SMUG's Frank Mugisha reports on the final day of the anti-gay seminar in Uganda
The main presenter for day 3 of the anti-gay workshop was Scott Lively, a 51-year old pastor with training in theology and law.
Lively said that it is not clear whether homosexuality is genetically caused or not. But he argued that someone who identifies himself/herself as being attracted towards a person of the same gender clearly has a disorder. Unlike skin color or left-handedness, homosexuality is a state of mind, an emotional reaction based on physiological clues when one is oriented towards a person of the same sex.
Lively maintained that homosexuals are those who self-define themselves that way. The gay movement has capitalized on teenagers with same-sex attraction, sending messages urging them to act on their impulses. Teenagers indulge in sex and then they get hooked.
Equating homosexuality with pedophilia, Lively argued that there is a whole network trying to keep young people in the movement, including “predatory homosexuals who are always out to satisfy their sexual desires.” But having an impulse to do something does not mean that you should act. There should be controls on sexual drive.
Lively said that the gay movement was trying to equate tolerance (or "putting up with what you do not want") with acceptance. He claimed that until “the gays took over the clinics” there were very effective treatments for homosexuality.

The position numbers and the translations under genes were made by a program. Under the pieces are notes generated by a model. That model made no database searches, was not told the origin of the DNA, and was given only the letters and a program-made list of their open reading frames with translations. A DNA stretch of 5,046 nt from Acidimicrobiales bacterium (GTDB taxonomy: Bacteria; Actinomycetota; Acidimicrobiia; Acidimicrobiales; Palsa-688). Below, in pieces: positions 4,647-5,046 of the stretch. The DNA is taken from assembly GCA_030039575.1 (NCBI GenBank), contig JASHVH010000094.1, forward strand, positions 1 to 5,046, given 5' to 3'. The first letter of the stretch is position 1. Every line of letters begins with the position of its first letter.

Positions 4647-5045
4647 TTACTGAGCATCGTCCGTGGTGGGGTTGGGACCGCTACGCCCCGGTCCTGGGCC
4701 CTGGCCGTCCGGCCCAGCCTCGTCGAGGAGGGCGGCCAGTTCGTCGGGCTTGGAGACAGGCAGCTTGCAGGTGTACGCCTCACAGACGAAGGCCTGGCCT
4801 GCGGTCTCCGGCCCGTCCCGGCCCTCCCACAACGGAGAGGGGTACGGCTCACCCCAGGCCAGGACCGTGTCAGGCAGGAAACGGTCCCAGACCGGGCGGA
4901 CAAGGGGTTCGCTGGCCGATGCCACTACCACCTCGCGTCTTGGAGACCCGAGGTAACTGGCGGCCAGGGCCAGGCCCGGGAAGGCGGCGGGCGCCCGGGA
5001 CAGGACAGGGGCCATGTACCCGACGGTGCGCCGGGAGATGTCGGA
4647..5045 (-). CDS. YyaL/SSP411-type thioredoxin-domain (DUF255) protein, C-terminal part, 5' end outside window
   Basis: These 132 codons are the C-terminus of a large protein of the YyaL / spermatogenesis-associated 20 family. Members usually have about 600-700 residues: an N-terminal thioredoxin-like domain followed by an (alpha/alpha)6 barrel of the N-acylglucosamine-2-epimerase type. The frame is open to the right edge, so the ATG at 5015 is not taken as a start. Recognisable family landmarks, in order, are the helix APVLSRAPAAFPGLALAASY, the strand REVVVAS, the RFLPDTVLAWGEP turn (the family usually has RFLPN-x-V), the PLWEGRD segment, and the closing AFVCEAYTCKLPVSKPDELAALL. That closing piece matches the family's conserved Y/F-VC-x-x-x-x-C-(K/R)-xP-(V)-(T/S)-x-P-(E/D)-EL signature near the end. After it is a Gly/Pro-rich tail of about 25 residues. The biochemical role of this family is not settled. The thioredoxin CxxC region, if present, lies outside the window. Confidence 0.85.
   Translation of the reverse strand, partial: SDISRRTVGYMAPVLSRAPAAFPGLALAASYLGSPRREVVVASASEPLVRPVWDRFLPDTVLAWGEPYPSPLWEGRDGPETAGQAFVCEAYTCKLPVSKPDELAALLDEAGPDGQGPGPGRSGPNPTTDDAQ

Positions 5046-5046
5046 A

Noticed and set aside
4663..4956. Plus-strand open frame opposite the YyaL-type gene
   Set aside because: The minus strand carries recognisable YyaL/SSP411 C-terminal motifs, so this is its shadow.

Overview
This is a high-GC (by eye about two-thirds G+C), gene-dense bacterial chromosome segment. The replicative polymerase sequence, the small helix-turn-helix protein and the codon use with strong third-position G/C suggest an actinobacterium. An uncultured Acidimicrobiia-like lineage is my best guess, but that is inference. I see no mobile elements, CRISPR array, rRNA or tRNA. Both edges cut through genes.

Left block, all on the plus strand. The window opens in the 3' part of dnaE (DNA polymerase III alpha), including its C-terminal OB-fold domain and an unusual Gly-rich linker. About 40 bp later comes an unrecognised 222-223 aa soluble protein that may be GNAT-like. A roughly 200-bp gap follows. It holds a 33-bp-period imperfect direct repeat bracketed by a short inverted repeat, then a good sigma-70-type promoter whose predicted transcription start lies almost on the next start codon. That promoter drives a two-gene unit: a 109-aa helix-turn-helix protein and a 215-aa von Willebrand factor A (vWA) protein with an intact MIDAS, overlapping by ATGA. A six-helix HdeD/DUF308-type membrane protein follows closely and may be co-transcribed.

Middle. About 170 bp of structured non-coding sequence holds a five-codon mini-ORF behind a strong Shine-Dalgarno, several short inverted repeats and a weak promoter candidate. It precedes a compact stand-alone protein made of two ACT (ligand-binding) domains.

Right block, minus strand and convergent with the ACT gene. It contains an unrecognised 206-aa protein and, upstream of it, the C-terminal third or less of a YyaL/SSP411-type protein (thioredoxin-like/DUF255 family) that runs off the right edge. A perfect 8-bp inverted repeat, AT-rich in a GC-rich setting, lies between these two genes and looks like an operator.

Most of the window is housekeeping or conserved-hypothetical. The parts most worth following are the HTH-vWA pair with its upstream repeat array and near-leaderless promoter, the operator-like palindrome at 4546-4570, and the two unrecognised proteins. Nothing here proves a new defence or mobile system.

At the end of the day, all the international presenters at the seminar commended Ugandans for taking a strong stand against homosexuality through their constitution, which criminalizes homosexuality, as well as through efforts like conferences that encourage parents and concerned citizens to come up with strategies against homosexuality.
The Family Life Network and religious leaders were called upon to form a task force to deal with homosexuality in Uganda. Other suggestions for moving their agenda forward included working with parliament to draft laws on sexuality and homosexuality; creating dedicated programming at schools and universities to disseminate the “anti-homosexual agenda;” joining hands with Christian or religious centers to “heal” homosexuals; and sensitizing media, entertainment and internet café owners.
Parents and concerned citizens were called upon to attend more of Family Life Network Program in future to help them keep tabs on what is going on. They were invited to attend a meeting slated for March 15, 2009 from 2.30 p.m. to 5.30 p.m. at Hotel Triangle in Kampala. The conference participants were then dismissed with a word of prayer.
SMUG will soon release a full report about the conference.
Published on March 9, 2009 | OutRight Action International an LGBT human rights organization